Its wrong to kill each other in the name of any god. I don’t think that is the purpose of religion but somehow, left or right we have turned God into a weapon of mass destruction.

    Good Post Neil.

  27. Viscountess — (as John Tesh plays in the background) I do believe most people want the same thing. I’m hoping that even if I weren’t Jewish, I would still be a supporter of Israel, although maybe I would be a little more critical of their tough guy tactics. But they still are a democracy with a free press and Arabs in the Knesset — and a whole range of political ideologies. There were even protests in Israel against the war. But I certainly wouldn’t be romaticizing a group like Hezbollah, that puts metal pieces in their missiles to kill as many citizens as possible or a despotic regime like Iran. Sometimes there are things that are just evil.   I hate to sound like a right-winger, but sadly — I do think there are some regimes, like Iran, that will only accept peaceful resolutions after a show of strength.

  28. I could never be a politician or be deeply rooted in politics because I just don’t think things are as black and white as people want them to be. I think it’s okay to have an opinion, but I also think it’s okay to be undecided about something. Who says what is right and what is wrong?

    What may be right for you, may not work for somebody else and vice versa.

    I read US New and World Report weekly, so I have a grasp of what’s going on in the world…but it’s not worth the fighting and the outrage when you’re not closely involved with it. That’s the reason I only read one section of my newspaper and that is the section that is about my community.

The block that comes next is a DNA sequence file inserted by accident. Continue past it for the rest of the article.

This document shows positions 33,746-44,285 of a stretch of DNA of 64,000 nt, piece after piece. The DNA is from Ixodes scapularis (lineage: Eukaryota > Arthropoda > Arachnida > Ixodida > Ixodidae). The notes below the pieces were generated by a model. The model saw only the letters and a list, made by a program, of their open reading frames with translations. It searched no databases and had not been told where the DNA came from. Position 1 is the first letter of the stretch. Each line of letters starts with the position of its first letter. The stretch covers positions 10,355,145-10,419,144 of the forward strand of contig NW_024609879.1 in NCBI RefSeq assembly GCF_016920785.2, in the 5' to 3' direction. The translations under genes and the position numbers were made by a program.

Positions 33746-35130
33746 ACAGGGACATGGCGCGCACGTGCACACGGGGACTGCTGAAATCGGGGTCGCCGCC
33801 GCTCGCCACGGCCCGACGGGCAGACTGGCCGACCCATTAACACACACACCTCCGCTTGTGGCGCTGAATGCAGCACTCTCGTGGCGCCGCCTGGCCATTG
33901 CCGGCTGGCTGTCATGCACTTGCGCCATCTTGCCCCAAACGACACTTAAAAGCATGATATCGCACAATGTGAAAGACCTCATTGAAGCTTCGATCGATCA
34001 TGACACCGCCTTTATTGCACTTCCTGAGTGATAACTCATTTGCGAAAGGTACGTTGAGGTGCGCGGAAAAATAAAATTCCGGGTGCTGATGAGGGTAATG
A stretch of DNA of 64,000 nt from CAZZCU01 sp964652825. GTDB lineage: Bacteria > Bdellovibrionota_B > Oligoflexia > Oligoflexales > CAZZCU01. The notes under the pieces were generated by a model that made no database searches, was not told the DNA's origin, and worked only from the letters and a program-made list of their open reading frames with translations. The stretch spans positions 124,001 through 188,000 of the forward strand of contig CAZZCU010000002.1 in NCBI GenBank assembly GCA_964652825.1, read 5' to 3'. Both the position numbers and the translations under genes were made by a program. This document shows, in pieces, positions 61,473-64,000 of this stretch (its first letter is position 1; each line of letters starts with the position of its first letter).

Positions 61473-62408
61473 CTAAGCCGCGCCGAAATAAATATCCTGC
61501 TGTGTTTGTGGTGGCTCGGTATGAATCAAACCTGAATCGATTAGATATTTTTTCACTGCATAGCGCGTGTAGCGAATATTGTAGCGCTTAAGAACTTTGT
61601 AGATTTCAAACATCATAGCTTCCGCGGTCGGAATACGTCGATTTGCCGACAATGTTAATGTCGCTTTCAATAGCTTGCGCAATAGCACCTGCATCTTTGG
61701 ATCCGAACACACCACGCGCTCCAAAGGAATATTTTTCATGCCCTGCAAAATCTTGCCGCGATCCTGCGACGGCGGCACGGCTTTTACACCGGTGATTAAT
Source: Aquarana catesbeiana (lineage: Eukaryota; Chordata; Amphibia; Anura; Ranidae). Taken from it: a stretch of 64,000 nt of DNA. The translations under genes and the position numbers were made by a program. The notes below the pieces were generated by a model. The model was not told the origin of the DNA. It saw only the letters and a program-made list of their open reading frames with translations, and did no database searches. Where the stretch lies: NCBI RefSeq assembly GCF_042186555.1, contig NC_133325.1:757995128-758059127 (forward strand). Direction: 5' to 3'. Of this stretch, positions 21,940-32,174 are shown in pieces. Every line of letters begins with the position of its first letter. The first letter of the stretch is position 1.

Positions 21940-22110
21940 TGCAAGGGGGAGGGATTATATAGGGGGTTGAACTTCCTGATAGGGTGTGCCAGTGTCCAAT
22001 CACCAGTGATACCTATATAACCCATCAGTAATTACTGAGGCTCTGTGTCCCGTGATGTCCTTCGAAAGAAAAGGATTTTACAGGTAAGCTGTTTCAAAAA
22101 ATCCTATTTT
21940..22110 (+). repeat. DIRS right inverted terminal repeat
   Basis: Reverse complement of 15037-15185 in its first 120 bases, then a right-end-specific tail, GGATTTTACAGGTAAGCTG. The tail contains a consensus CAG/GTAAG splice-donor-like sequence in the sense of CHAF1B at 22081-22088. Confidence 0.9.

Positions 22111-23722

I live in my community and I know my community. If I think changes need to be made here, I am closer and they are much easier to changed or at least be involved in the decision making process.

    Everybody just needs to calm the fuck down. Take a chill pill.

    The reality is that for all the bad things going on in the world…there is A LOT of progress too. The world economy is steadily growing and new markets are opening up all the time.

    As horrible and uncaring as this may sound…oh well. If people can’t learn to get along with each other without throwing stones and carrying on like a bunch of whiney babies and killing one another…well, that’s their problem..NOT mine.

  29. This makes my head hurt. It really does.

  30. I think that was the case 50 years ago, but is no longer true. The left is turning increasingly totalitarian, while the only defenders of freedom are on the right.

    Oh give me a fucking break.

    Yes, George Bush authorizing the wiretapping of American citizens was a triumph of freedom and civil rights. Bravo.

    Likewise, the prison at Guantanamo Bay is a shining beacon of due process. I’m sure jailing people without a trial is something the founding fathers were for 100%.

    “You’re either with us or against us” statement from Bush, that’s not a advocating subservience to the state at all (see the definition of “totalitarianism”).

    Lack of asking any questions of this administration has got thousands of our troops stranded in the deserts of Iraq with no exit plan. Actually, no plan at all outside of “try not to get killed.” Meanwhile, Iraqis die in suicide bombings on a daily basis. All at a cost of $1.5 billion a week. Brilliant, mission accomplished.

  31. Neil, I hate to break in to the conversation at the point where it’s starting to look like a true political blog … however I wanted to let you know that along with the others, I am glad you posted this, it’s very well-written, balanced and thoughtful. And I agree with Question Girl’s comment that you’ve probably just stated what a lot of bewildered people are thinking but aren’t sure how or where to say it. The intolerance and rhetoric on all sides is tiring and in the end, doesn’t really get us anywhere. Beyond left vs. right, this group vs. that one, the phenomenon that you are describing here is palpable all too often even in the level of personal conversation. Which leaves me with less hope than I want to have about the larger scale manifestion of this in religions, governments and nations.

    In other news, I was strangely disappointed that this wasn’t a post about you reviving the legacy of the toga party. Maybe next time.

  32. Caryn —

    Yes, it is sad when people would rather fight forever over conflicting views rather than compromise with the other side. The next election is just going to be a hateful one.